The Truth About Playing AAU

Nowadays it’s not uncommon to find teens and even young children playing AAU sports. But what is AAU truly about?

These athletes are participating in a local club volleyball game

Eryn Rainer

These athletes are participating in a local club volleyball game

Eight o’clock, arrive at school.

Four o’clock, arrive home.

Five o’clock, go to practice.

Ten o’clock, arrive home.

A recurring schedule for some athletes. Not your typical high school athletes, but athletes striving to play not only in high school but at the next level. These are athletes who play in the Amateur Athlete Union “AAU” or club sports outside of school.

Participating in these types of extracurricular activities can be beneficial to sharpening your defensive and offensive skills, but there is also a sacrifice and a price to pay.

In 2019, Rynn Johnson, a freshman student-athlete decided to play club volleyball while participating in high school basketball. High school practice would end around five, yet club practice would start around six. She had thirty minutes to get ready after basketball as the commute to club practice was thirty minutes away.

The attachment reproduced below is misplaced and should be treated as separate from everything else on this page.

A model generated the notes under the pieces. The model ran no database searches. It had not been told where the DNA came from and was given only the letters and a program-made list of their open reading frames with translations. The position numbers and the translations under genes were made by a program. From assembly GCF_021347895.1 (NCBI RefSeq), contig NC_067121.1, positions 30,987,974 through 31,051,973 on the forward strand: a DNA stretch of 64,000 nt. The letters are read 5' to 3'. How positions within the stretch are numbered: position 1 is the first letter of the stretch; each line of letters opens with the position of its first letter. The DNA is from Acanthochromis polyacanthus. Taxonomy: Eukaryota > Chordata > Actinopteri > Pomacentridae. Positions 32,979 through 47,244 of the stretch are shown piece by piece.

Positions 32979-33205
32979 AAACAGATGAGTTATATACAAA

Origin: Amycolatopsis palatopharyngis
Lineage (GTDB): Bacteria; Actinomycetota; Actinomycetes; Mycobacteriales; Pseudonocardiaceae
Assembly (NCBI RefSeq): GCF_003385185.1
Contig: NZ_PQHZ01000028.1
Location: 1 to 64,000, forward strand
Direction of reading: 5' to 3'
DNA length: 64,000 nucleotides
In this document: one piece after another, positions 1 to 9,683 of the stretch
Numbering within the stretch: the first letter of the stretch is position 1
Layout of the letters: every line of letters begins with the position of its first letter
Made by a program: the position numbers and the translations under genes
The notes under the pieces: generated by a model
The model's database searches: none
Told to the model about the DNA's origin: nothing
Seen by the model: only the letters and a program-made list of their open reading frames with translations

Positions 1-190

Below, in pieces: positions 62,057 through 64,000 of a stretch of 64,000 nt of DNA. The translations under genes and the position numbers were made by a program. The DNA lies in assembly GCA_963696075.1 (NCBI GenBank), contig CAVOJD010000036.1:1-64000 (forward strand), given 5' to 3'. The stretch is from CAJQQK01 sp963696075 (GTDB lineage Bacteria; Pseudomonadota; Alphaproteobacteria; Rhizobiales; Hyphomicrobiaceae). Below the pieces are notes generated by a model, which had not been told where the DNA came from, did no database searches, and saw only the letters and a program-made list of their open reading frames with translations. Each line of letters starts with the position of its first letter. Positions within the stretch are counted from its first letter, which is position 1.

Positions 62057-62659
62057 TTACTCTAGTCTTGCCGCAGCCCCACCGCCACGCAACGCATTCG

“She would come home very tired, stressed out, not able to focus on schoolwork – but by the grace of God she was able to get it done,” Johnson’s Dad said.

Club Volleyball practices can be around an hour and a half to three hours and thirty minutes. Practices are generally two to three days a week and can be on school nights.

Imagine coming home after a long practice just to try to finish up homework and get at least eight hours of sleep, but nope you are up until midnight trying to submit an assignment on time.

Club Volleyball isn’t the only extracurricular with serious time commitments, competitive cheer is also very time-consuming for some students.

“With three-day practices for two hours and a half hours, cheer can be very stressful especially with school, but I do it because of the memories I make,” Jakayla Walker, a competitive cheerleader said.

With three-day practices for two and a half hours, Cheer can be very stressful especially with school, but I do it because of the memories I make. ”

— Jakayla Walker

Along with stress, AAU or club sports can also be expensive. USA Today reveals playing club volleyball can range from ” $8,000 to $10,00 per year, with club fees making up $4,000 to $6,000 of the cost” if the athlete is on a competitive team. Basketball can be around $5,ooo.

Along with stress and a pricey cost, AAU sports can assist student-athletes with gaining exposure or getting noticed by colleges, however, this doesn’t mean the automatic possibility of getting a scholarship. As CBS News states, “Only about 2 percent of high school athletes win sports scholarships” every year to NCAA colleges and universities, and about 2% of student-athletes play division one.